The U.S. Federal Communications Commission will decide this week which mobile carriers will control billions of dollars worth of prime wireless spectrum scheduled to be auctioned next year.
The FCC, in a vote scheduled for Thursday, plans to approve a set of rules in the 2016 auction of radio spectrum now controlled by U.S. television stations. One of the big debates is over a proposal that would likely prevent the two largest mobile carriers in the U.S. from bidding on a large chuck of spectrum available.
The conditions under which the FCC will set aside 30MHz of spectrum for bidding by smaller carriers have been the subject of an intense lobbying effort in recent months. The debate over the conditions that trigger the so-called spectrum reserve have pitted the nation's two largest mobile carriers, AT&T and Verizon Wireless, against several consumer groups and dozens of smaller carriers, including the not-so-small, foreign-backed Sprint and T-Mobile USA.
Consumer groups and smaller carriers have argued that the spectrum reserve is an important way to promote competition in the U.S. mobile industry. The 600MHz band TV spectrum is in a low band optimal for sending mobile broadband signals over long distances, meaning fewer expensive cell towers are needed, and Verizon and AT&T together control more than 70 percent of the low-band spectrum now available.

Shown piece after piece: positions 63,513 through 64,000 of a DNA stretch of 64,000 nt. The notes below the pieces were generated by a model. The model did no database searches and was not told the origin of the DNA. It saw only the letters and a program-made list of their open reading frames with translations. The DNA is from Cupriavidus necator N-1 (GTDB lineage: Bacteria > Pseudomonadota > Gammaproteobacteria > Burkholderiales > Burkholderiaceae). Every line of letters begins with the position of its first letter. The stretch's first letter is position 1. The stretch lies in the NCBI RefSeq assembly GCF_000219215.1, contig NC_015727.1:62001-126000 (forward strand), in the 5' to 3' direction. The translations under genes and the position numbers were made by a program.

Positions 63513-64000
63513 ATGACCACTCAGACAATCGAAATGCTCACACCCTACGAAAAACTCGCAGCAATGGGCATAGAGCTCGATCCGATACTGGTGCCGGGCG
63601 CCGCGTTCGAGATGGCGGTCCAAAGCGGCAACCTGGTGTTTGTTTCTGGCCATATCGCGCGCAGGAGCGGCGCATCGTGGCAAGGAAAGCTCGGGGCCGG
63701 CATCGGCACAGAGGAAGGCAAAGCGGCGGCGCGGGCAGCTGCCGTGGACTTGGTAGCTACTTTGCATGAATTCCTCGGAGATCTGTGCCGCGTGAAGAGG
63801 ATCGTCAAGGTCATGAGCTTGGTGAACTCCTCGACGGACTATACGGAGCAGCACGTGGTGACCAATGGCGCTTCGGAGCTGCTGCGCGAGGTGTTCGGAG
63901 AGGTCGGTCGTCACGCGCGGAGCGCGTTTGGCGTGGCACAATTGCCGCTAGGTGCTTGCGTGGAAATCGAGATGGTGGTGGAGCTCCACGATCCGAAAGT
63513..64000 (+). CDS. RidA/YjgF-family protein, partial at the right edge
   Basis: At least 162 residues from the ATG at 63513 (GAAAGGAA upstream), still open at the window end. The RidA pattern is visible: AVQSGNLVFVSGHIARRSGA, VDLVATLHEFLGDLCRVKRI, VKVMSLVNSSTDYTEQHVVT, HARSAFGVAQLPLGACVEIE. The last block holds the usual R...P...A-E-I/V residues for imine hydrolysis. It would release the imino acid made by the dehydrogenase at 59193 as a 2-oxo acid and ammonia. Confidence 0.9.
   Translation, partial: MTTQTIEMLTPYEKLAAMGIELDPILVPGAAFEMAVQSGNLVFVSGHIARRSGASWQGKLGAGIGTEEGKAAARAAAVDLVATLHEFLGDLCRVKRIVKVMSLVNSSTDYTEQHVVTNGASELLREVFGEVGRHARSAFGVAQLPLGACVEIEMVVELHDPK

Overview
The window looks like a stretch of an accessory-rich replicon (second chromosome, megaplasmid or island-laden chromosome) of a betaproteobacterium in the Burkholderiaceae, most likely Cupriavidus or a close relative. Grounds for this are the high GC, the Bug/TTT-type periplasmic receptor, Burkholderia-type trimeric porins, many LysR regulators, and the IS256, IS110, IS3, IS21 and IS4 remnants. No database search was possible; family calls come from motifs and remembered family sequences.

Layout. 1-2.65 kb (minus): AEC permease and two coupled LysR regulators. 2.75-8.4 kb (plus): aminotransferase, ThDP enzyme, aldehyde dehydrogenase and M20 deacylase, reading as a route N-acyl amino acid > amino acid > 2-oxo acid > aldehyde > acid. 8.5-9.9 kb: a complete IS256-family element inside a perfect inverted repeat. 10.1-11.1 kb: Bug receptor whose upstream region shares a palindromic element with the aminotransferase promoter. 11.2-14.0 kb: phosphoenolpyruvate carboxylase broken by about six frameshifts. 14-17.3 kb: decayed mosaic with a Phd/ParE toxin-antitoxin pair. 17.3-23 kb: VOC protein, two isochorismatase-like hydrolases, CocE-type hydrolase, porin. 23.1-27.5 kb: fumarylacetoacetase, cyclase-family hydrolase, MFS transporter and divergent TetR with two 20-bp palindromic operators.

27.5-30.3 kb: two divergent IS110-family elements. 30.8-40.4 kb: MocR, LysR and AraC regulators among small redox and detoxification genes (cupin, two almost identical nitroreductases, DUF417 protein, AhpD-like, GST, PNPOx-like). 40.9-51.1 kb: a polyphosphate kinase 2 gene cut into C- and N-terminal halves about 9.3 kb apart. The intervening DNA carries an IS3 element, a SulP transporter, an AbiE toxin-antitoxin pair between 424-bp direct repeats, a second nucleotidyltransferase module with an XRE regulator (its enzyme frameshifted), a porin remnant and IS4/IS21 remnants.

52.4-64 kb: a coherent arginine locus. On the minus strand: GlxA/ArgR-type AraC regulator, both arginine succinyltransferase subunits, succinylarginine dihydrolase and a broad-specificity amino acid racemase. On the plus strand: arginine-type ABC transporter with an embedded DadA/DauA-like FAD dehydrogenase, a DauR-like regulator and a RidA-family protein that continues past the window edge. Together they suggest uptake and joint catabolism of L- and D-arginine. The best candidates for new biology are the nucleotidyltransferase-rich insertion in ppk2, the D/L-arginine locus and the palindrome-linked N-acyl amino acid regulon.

The stakes are huge. The FCC's most recent auction, of 65MHz in the less desirable AWS-3 1700MHz and 2100MHz bands, raised US$44.9 billion earlier this year.
The spectrum reserve is "incredibly important," said Evan Engstrom, policy director of Engine, an advocacy group for startups that has supported a spectrum set-aside for smaller bidders. "There aren't a lot of opportunities to increase broadband competition in either the wireless or wireline space, so it will be really concerning if the FCC fails to design the incentive auction in a manner that boosts competition."